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I think she will. She is extremely human-dependent. So the danger to her is....
coming across a human who isn't nice or kind and might hurt her just because she's a "friendly" raccoon. She has absolutely no fear of humans and actually kind of adores people. And I mean none at all which isn't good for her. She also likes people related things and shows a strong knowledge of how to live in a house. She has also been horribly attacked by other wild raccoons because she is so docile and has no idea how to "raccoon." We've seen it, unfortunately.
Current thinking is that she was the unofficial mascot of a fraternity here in town since this past spring. The game commission knows one particular frat found a baby raccoon and kept it as a pet. When they went to do an inspection at the frat house (and it wasn't a secret the game commission was coming) the raccoon was gone, but it was easy to tell one had been there. The current thinking is that Fuzzbutt is that same raccoon. Social media indicates that where we live is roughly the same area where she was dumped just before the inspectors came.
Normally the game commission says "do not feed the animals" but in her case, we have been encouraged to feed her simply because we need to catch her before winter. She is still napping on our deck and, if it comes right down to it, Ed and I will "suit up" (meaning in proper protective gear) and simply pick her up. She's come close to coming up to us more than once so if we're quiet? That might be the way we have to catch her. So far, she likes the dog-loo to sleep in (she will not sleep in a tree or any place else she should) and hates the large, live humane trap we have set with grapes and things raccoons should eat. Fuzzbutt? Prefers pizza. Lots and lots of pizza.
First I should start off by saying these are urban raccoons. Although my area is considered rural, we live, quite literally, next to Penn State University and, if all of the independent boroughs and townships that make up the "State College metro" area were added together? We would be the 3rd largest city in PA after Philadelphia and Pittsburgh. These raccoons are also heavily influenced by college student behavior because raccoons are smart and quick to learn. So let's just say they are...quirky.
Also, at some point, my husband decided these raccoons all had French names. The very first raccoon we saw on the deck, he named Despereaux. And if you know the TV show "Psych," you know that name. Now? He has given them voices and personalities to match the behaviors.
Our place is also on something of a "raccoon superhighway" so there are at least 30 raccoons passing through the area each night, but not all of them stop. There are plenty of dumpsters to keep these guys fat and happy.
Sorry for the darkness of some of the photos, but we aren't really set up for night time photography. Of the ones that venture onto our porch, there are four that we see but we don't have photos of - Mama Chaos (the twins' mother), Coco (as in Channel) and her kit, Leroux, and Nostradamus who is roughly the size of a small child. Though you would think it would be difficult to tell them apart, surprisingly, it's not.
First up are The Chaos Twins - Jaques and Peppin. They are juveniles, always together, likely born this spring, and won't go fully nocturnal until closer to winter. They like water, mud, and trying to destroy the deck by hanging from the planters and just generally causing chaos. Hence their name. They also leave gifts, usually of the kitchen utensil variety. So far, we have been gifted with a potato masher, two dish towels, a palm-tree shaped bottle scrubber, a pasta fork, and this lovely mixing spoon. They have also left Swiffer dusters, an empty box of raisins, and a rubber squeaky pig, among other things.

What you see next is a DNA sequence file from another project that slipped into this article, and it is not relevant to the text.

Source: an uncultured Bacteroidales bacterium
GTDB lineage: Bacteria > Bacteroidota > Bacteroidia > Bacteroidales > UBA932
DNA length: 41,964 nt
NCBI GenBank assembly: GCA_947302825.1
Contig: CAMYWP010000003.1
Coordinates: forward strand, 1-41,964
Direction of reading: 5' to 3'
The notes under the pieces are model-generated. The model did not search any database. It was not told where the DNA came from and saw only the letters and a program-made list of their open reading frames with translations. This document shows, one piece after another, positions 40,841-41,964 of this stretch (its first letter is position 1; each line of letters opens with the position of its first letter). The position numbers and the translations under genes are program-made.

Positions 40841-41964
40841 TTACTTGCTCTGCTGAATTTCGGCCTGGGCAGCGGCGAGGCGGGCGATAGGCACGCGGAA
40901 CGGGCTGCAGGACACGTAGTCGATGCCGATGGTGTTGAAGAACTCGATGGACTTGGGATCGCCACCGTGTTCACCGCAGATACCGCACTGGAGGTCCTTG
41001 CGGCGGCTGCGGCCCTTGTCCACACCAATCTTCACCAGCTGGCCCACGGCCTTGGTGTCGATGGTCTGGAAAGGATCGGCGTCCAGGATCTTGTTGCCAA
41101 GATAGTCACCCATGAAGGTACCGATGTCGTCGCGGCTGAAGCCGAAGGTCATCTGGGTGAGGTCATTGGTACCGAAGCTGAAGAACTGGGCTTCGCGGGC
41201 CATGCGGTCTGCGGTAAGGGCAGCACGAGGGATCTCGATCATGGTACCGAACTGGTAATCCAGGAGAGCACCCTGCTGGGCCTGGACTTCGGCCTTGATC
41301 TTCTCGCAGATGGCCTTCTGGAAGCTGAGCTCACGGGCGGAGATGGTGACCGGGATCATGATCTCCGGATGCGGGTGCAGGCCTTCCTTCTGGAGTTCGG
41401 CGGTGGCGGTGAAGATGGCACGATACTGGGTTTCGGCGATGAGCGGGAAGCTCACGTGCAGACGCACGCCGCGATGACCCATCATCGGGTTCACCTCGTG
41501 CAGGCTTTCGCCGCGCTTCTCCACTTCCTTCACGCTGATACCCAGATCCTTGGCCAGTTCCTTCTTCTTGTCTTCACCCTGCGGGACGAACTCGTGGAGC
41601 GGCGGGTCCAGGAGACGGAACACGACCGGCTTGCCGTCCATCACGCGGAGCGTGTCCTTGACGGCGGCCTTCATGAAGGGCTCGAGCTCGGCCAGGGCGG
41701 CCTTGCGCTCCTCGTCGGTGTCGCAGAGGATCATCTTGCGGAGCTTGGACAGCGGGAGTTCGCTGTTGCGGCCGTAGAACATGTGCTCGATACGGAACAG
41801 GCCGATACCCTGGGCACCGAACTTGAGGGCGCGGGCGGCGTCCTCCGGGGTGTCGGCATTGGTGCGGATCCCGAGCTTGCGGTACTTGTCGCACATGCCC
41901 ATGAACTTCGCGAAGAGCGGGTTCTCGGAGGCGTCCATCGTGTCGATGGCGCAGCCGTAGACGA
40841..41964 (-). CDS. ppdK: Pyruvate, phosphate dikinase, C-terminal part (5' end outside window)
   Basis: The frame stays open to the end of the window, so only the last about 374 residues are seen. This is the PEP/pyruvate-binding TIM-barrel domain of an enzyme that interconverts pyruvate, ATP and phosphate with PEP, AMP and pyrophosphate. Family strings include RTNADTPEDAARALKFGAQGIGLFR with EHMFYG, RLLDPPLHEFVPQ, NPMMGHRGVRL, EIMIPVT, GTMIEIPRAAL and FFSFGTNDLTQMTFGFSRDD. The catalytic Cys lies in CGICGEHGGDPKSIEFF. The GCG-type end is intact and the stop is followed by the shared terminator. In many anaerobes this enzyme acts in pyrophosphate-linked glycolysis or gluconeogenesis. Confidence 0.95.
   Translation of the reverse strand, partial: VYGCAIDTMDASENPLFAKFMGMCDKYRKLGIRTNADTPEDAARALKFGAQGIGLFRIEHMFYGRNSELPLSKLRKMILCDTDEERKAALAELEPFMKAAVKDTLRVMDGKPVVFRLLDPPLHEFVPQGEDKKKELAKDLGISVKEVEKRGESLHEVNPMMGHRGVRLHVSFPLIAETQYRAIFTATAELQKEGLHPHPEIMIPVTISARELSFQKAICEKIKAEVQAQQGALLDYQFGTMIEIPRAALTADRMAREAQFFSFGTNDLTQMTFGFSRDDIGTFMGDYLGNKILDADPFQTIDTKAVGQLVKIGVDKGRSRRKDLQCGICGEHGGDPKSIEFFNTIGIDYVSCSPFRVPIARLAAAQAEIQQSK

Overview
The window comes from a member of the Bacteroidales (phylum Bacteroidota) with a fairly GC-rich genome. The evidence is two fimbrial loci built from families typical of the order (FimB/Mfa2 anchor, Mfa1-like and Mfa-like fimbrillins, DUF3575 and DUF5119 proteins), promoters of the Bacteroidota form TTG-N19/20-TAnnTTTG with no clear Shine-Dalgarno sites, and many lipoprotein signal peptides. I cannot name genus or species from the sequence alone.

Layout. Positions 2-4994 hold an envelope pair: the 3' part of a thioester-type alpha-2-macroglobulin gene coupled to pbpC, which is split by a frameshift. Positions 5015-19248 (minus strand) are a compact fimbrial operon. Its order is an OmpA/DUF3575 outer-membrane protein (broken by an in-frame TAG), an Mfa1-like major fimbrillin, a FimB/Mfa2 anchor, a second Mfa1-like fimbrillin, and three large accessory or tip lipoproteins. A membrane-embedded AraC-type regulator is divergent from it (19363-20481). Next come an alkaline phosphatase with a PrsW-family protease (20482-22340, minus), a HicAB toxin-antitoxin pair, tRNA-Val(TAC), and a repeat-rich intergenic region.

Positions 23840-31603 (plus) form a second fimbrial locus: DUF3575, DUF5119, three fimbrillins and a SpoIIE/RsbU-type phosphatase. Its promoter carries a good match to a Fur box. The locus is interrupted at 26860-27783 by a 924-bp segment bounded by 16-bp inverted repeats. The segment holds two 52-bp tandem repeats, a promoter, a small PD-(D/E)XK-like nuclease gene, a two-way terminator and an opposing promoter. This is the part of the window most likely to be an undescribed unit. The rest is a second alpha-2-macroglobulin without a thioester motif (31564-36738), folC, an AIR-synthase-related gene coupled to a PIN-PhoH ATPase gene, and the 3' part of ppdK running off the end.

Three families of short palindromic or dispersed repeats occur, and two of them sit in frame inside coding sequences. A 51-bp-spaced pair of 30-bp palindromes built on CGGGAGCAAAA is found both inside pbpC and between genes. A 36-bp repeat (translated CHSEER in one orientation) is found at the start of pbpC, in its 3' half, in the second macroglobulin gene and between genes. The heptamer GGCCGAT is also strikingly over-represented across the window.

The Raccoon Spoon:
The Chaos Twins:
Jaques likes to take a bath in the bird water:
D'Artagnan is a slightly older raccoon and often seen in the company of a super-sized raccoon, Ed has nicknamed Robespierre. D'Artagnan will watch you suspiciously but keep on with his business while Robespierre runs at the first sign of anything that might be trouble, which is funny as he is roughly the size of a 5 gallon bucket. It is also why we don't have a photo of him, either.
Despereaux, the first raccoon we saw, is also a juvenile and still learning how to properly "raccoon" - meaning out at night and sleep during the day:
And last but not least is Little Miss Fuzzbut who is a bit problematic. She is most certainly female and, according to the PA game commission, most likely a failed attempt to domesticate a raccoon. Probably by college students, given her pickiness when eating and preferred diet. She has no fear of people, understands how to work both doors and door knobs and, if given the chance, would happily come inside and make herself at home here. She also naps on our deck off and on all night. Given that our deck has played home to everything from chinchillas to servals (African wild cats) to emus that have been kept and then released by students, we feel this is probably accurate.
Currently, we are working with the game commission to trap Miss Fuzzbutt (Ed didn't give her a French name, for whatever reason - probably because he adores her) and if she is caught, will be relocated to a nearby animal sanctuary as she is clearly having trouble with the concept that she is a wild animal. Currently, she is proving that she is smarter than we are. She is also super cute, though. And very, very small.
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